OPM, DHS, White House Declined to Brief House Armed Services Panel on Historic Hack

Rep. Mac Thornberry, R-Texas

Rep. Mac Thornberry, R-Texas Molly Riley/AP File Photo

The conversation would have been documented for the record.

This story has been updated.

The Office of Personnel Management, Department of Homeland Security and White House backed out of a closed-door congressional briefing on the OPM hack at the eleventh hour, according to the head of the House Armed Services Committee. 

The agencies declined to testify at the Tuesday classified session, according to the committee, because the conversation would have been documented. 

“OPM, Homeland Security and OMB’s last-minute refusal to appear before this committee is unacceptable," Chairman Rep. Mac Thornberry, R-Texas, said in a statement. "There is no excuse at all for being unwilling to explain on the record about how the breach happened and what we are doing to prevent another one. What could they possibly have to hide?" 

The committee regularly transcribes such closed briefings, he added.  

The OPM data breach, believed to be an act of Chinese espionage, put at risk 21.5 million national security personnel, who were seeking clearance to handle classified intelligence, as well as their spouses and children. 

"The overwhelming victims of the breach are our troops and the [Defense Department] civilians who work to support them – not to mention the force protection implications from a breach of personally-identifiable information of their family members and dependents," Thornberry said. 

The U.S. government recently negotiated with identity-monitoring provider ID Experts to protect the millions of victims for three years at a cost of $330 million. The agencies where the personnel were applying for clearances are covering the expenses.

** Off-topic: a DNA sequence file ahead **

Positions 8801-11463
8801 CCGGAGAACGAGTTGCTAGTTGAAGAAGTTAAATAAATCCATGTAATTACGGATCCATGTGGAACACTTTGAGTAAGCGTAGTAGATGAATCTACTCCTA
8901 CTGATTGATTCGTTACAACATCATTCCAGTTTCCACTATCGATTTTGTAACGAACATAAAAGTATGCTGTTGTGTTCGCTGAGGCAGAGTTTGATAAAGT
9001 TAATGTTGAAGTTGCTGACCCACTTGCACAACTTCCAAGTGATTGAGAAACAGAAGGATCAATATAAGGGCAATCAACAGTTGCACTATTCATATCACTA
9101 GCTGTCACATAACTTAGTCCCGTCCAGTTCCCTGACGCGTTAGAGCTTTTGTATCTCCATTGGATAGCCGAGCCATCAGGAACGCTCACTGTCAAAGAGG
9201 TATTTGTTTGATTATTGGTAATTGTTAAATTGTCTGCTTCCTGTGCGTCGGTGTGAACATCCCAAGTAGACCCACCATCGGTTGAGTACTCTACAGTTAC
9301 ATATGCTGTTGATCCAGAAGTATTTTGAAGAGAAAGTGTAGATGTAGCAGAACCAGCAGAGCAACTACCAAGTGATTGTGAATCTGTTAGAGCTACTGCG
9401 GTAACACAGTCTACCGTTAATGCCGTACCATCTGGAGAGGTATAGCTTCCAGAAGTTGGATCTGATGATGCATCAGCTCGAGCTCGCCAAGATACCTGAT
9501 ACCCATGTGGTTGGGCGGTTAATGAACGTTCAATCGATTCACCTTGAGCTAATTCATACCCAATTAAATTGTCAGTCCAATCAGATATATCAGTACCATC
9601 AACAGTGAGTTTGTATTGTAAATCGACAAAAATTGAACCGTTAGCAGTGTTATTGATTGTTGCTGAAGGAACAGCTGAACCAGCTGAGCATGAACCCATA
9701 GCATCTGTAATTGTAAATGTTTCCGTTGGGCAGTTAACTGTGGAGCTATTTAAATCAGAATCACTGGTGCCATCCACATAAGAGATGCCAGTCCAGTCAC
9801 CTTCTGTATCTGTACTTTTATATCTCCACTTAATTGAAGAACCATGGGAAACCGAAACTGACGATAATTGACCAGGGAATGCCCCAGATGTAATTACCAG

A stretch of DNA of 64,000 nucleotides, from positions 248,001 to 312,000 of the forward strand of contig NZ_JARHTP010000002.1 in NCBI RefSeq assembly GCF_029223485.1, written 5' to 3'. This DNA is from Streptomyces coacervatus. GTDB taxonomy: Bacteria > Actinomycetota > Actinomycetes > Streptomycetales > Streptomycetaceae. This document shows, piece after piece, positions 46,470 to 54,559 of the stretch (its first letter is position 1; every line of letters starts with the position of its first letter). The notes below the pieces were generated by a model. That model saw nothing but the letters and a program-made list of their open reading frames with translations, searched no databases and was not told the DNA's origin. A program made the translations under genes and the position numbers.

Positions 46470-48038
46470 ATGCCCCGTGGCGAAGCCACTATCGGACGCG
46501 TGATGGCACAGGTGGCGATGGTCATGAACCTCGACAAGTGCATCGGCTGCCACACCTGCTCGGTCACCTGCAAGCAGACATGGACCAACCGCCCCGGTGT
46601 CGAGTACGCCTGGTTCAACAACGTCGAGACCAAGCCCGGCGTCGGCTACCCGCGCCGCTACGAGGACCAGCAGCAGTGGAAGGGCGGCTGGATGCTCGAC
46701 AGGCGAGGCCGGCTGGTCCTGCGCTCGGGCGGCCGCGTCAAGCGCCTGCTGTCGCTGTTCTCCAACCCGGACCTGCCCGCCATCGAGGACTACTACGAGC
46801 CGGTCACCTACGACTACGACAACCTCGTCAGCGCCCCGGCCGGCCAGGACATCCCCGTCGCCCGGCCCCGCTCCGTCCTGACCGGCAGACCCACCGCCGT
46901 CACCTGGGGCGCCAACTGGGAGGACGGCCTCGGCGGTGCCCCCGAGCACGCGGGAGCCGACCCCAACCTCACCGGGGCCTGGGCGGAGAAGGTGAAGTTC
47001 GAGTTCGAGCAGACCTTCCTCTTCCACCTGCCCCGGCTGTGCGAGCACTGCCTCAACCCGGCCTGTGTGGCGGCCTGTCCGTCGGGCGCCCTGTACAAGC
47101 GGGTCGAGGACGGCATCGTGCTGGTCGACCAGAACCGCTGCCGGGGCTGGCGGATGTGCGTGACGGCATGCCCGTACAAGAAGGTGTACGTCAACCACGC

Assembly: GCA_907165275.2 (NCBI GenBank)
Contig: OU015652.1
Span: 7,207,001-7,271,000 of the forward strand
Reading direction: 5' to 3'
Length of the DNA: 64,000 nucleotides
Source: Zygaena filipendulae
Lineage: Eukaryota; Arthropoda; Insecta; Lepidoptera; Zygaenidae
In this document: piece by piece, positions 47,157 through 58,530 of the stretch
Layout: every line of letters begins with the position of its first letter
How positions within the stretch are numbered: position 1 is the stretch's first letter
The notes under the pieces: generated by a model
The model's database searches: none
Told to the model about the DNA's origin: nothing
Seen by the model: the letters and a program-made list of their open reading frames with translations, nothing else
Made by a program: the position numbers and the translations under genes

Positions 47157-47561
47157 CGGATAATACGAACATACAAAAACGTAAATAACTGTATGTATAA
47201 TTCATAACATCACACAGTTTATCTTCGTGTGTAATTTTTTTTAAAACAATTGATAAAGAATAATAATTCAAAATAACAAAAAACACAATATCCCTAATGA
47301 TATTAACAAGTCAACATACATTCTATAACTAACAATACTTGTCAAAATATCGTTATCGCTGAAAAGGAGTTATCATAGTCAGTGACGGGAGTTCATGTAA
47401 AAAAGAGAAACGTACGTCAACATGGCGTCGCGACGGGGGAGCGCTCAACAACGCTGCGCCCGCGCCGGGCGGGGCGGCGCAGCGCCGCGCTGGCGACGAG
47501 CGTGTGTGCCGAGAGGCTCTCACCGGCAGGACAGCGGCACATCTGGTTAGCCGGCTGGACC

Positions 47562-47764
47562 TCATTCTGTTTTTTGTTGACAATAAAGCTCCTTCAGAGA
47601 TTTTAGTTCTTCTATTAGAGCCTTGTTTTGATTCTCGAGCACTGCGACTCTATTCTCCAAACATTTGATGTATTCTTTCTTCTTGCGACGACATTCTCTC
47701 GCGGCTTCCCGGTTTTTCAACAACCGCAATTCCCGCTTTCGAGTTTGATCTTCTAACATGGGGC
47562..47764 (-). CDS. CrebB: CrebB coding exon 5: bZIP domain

"The department has already been forced to spend hundreds of millions of dollars in identity protection services to try and repair the damage," Thornberry said. 

The briefing intended to include OPM, DHS and the Office of Management and Budget would address what he characterized as the largest government data breach in history.  

"Their excuse, that the testimony would be on the record, is disturbing," Thornberry said. "What a disservice to the men and women who placed their trust in these agencies."

OPM first publicly disclosed that a network intrusion had compromised sensitive employee information on June 4. 

Later on Tuesday, OMB provided a joint statement to Nextgov saying, "Since May, the Office of Management and Budget, the Office of Personnel Management and the Department of Homeland Security have engaged in more than a dozen classified briefings and open hearings to ensure our partners in Congress are supported with the most up-to-date information on this issue. Unfortunately, we were unable to accommodate a last-minute change in the request today. We look forward to working with our partners in Congress for a briefing in the future.”

It is unknown if the committee will subpoena any of the three agencies for testimony. "The committee has a number of ways to get the information we need," a committee spokesman told Nextgov in an email. "The chairman hopes that the agencies concerned will reconsider their decision."